Use ISIE to Conquer Performance Anxiety

Let’s talk about nerves, fear, being scared of audiences as a speaker and as an actor.  There is an approach I’ve used with clients on such issues and I’d like to share it with you.  Turn I’M SCARED into I’M EXCITED. Days, hours, even minutes before you audition, or go on stage to perform or speak, – turn it around. It’s easy – I S I E.


1)   Admit you’re scared

That’s right admit it.  Say it out loud.  I’m afraid I am going to SCREW UP and make a FOOL of myself.  I’m afraid I’ll FORGET what I’m saying.  I’m afraid I DON’T KNOW ENOUGH.  I’m afraid they WON’T LIKE ME. Realize this is OLD STUFF.  and it’s easy to CHANGE.

The adrenaline rush is the same

REMEMBER A TIME YOU WERE AFRAID . . . . NOW REMEMBER A TIME YOU WERE EXCITED. ANY DIFFERENCE IN YOUR BODY? Your heart races, you feel butterflies flapping wildly in your gut, your breathing intensifies, you feel a sense of heightened sensitivity as your eyes widen and your limbs quiver with anticipation. They’re the same. So focus on IT’S EXCITING!

2)   It’s Exciting

You have a MESSAGE.  You KNOW it will be USEFUL to your audience.  Get excited about it.  Get excited about meeting new people.  Get excited about having a gift to give people that will make a difference in their lives.  Get excited that you have this wonderful opportunity to be part of a community.  Get excited because it WILL BE A WONDERFUL EXPERIENCE. It works. Our mind starts imaging it ALL WORKING.

GOT IT? Now there is more to public speaking, – vocal presence, authenticity, the construction of the speech. Next to content, the truth is, NONE OF THAT IS AS IMPORTANT AS YOUR EXCITEMENT, YOUR ENTHUSIASM. It trumps everything.

Don’t make the mistake of trying to calm this powerful Niagara Falls of adrenalin. Your body is geared up for fight or flight and trying to deny it won’t help make it go away.

If you’ve been reading this newsletter you know you need a solid preparation before going on stage. Your physical being is as important as your vocal presence.  Here’s a quick way of dealing with this rush.

Jump up and down, run around the block and recite  IT’S EXCITING (even if at first you don’t believe it), this physical action can make a huge difference. Harnessing this energy instead of denying it can turn a GOOD SPEAKER INTO A GREAT ONE.



TWO STORIES – Matt and Jon

Matt is waiting to go on stage to talk about the new product line his company is offering to the public next week. He’s nervous. And that is THE MAIN SENTENCE in his head. “Damn. I’m soo scared. I wish I wasn’t nervous. I’m going to screw this up.  He repeats this over and over again like a mantra that takes hold and digs in deeper and deeper.  He waits to go on and speak and his breathing is shallow and he’s shaking and his hands are cold.  He tries to take deep breaths but by then he has so convinced himself he can’t do this, the breathing is of little help. He tries to distract himself and thinks about other things.  He withdraws within himself in an attempt to escape.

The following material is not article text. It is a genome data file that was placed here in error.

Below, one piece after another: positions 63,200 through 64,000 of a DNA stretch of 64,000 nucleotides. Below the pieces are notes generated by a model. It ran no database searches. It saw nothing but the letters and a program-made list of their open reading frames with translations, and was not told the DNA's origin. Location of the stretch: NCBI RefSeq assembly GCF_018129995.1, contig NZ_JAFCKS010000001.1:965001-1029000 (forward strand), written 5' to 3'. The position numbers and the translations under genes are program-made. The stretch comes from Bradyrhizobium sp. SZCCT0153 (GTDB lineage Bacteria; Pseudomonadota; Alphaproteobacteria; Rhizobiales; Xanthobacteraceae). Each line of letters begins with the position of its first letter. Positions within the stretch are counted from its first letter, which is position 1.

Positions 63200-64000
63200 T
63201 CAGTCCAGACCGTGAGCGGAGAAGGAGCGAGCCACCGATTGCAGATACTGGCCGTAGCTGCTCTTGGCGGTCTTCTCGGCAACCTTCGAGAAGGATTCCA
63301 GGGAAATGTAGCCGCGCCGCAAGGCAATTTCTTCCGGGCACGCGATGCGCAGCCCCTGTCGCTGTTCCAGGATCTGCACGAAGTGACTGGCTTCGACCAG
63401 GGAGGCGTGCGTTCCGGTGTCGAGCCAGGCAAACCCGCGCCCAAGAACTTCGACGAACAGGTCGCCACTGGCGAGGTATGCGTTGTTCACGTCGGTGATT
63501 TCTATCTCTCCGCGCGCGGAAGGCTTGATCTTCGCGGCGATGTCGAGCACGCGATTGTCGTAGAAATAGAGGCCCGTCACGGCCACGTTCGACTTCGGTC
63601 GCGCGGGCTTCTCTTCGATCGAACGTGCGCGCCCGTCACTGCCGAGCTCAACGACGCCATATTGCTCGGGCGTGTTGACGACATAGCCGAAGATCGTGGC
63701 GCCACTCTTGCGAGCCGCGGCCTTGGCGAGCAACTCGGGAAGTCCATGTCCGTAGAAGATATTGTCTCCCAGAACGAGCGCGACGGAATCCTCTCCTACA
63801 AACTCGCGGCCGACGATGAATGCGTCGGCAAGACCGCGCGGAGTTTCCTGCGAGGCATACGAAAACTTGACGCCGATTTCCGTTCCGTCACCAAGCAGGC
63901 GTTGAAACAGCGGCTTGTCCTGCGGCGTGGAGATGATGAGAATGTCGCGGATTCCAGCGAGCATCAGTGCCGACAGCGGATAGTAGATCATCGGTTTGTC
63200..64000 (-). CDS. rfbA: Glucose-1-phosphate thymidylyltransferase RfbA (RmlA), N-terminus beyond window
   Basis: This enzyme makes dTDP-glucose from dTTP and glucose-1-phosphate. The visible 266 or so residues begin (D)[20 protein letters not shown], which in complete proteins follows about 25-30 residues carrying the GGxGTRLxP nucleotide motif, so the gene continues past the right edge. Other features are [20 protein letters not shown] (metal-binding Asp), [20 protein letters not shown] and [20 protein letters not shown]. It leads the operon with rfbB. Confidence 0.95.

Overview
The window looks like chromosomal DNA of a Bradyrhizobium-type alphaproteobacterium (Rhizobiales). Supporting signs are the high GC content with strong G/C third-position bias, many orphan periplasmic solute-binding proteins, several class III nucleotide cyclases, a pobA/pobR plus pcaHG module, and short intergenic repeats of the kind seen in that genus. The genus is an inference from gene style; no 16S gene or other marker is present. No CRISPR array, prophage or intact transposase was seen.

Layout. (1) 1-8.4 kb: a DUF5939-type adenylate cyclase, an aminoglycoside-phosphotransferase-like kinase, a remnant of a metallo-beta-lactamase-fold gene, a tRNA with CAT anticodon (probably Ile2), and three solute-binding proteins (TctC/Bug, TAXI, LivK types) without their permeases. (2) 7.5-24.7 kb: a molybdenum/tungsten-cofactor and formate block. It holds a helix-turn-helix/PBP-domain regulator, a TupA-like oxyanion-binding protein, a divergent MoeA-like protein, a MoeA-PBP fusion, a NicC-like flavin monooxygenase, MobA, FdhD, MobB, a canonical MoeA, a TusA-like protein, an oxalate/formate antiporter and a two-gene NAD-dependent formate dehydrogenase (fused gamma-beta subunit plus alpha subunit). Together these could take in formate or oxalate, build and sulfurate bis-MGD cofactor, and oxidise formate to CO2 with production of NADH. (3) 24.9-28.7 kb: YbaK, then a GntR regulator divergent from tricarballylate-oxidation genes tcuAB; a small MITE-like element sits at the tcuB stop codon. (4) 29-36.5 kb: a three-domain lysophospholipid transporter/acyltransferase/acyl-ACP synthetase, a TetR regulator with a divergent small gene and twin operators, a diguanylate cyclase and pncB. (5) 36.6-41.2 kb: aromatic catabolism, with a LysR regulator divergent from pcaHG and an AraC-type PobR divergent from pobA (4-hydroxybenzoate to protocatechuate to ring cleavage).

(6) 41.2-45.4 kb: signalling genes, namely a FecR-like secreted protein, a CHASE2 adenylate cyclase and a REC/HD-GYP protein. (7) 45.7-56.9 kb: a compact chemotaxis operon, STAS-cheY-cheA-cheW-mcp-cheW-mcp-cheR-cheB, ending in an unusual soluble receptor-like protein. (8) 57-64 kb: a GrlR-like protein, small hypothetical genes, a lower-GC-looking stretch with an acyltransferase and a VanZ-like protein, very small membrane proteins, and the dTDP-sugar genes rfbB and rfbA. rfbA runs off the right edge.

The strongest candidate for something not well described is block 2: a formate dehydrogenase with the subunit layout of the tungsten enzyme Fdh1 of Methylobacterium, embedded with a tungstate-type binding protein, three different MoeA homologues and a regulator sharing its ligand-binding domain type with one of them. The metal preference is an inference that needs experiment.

Jon is waiting for his introduction about himself and his topic to finish – Sleeker Widgets for a Safer Vehicle. He’s been excited most of the day. He was so revved up about this talk that he went for a short run before coming to the convention. He’s been thinking about the speech all day, running over the stats and the story he’s going to tell, as the butterflies in his stomach flutter away. He’s been telling himself, They are going to be so happy to know there is a better widget for our product. It will make them feel we are the best in the industry. This is going to be great. I’m so lucky I can deliver this good news to them.” He didn’t quite believe it at first. He was tempted to call it fear, but he resisted. Backstage he feels the excitement level increasing and paces the floor, humming to himself every now and then to discharge the adrenaline and keep himself focused.

His body is dong the same thing Matt’s is, but Jon keeps moving and keeps up the list of why it’s exciting,

The two speakers have totally different experiences. Matt has spent so much time trying to distance himself from thinking about the speech, he appears disinterested in it. He’s been trying to keep his body still so he could relax. All this energy is all bottled up ready to blow, but he holds on tight to control it. His voice is monotone and he runs through his speech quickly without pausing or connecting to the audience. No one really hears what he has to say. He leaves beating himself up for being a failure. This only sets the stage for his next speech to go south.

Jon bounds onto the stage smiling, full of energy and it’s immediately obvious to one and all. He’s been releasing adrenaline all day so he can let it out slowly and maintain a voice that is connected to his body and his excitement about his topic. Even when he makes mistakes people don’t notice, he just continues right on with the flow of excitement that permeates everything. He leaves feeling successful and appreciated.

Share this article

Related Posts

A Speaker Prepares
A Speaker Prepares Just like the actor, the great speakers prepare before they go on.  And there are so many different ways of doing it.  [...]
09 May 2012